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TimHopper

Jubutyagrus

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Nigel

Dick, Patrick had 5 seeds I think, that was all from his JxS cross. I consider myself very fortunate.

I didnt know he had managed an SxJ !!! The man is a miracle worker.

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Alan_Tampa

What are these at the USF Life Sciences Building in Tampa?

Alan

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PalmGuyWC

Nigel,

Yes, Patrick is truely remarkable and very dedicated.  When my palms are blooming in the in the heat of summer when it might be 105F (41C), he's at the top of a ladder swating honey bees with sweat running down his brow. I keep running into my air conditioned house to cool off. I honestly don't see how he does it, and it takes a lot of concentration to do what he's doing. You might say it's a labor of blood, sweat, and tears. He usually leaves here with blood somewhere, being pricked by a butia thorn, sweat with the heat.....and tears later on when no seeds are set, or nothing germinates.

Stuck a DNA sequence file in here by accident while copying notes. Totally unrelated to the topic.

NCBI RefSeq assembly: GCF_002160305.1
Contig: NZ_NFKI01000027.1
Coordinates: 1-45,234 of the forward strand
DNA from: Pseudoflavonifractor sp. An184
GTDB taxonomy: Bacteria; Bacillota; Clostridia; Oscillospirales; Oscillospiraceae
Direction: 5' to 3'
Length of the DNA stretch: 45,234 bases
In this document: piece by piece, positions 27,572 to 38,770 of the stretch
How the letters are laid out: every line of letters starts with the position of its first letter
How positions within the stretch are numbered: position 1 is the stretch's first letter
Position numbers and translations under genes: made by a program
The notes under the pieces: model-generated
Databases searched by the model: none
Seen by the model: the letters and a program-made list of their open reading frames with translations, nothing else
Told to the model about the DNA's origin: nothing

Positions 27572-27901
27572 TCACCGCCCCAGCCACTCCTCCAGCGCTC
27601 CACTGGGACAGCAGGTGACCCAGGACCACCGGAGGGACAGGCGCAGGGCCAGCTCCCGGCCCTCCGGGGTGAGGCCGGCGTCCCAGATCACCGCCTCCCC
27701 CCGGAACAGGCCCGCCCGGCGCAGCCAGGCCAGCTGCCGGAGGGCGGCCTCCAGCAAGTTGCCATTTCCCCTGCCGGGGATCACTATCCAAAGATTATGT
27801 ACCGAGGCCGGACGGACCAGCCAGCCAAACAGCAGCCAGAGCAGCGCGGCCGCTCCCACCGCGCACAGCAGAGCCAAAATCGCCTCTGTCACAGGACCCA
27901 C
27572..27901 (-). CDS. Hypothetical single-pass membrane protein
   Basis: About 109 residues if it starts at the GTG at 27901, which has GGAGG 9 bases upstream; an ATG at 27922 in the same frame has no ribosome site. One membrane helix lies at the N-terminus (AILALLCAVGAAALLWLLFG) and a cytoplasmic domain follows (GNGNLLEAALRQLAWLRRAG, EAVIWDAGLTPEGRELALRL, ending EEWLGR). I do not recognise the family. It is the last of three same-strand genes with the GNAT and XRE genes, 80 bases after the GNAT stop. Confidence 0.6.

The Jubaea is particularly hard to set seed with, no mater what pollen is being used. He often only gets a 10% set of seeds, or none at all. I only have one Jubaea that has been blooming for several years. I have 3 others the same size or larger that have not, but we keep wishing.

Dick

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merrill

Hi, Alan:

That is a very interesting XButyagrus.  It reminds me of one just to the west of the main drag in Umatilla, behind the RR tracks.  Umatilla had some interesting palms once, but they are disappearing.  I don't want to be a damn nuisance, but any chance of getting a close up of the trunk?  Best Wishes, merrill.

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Alan_Tampa

Are these acceptable?

Alan

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Alberto

(TimHopper @ Apr. 09 2007,13:17)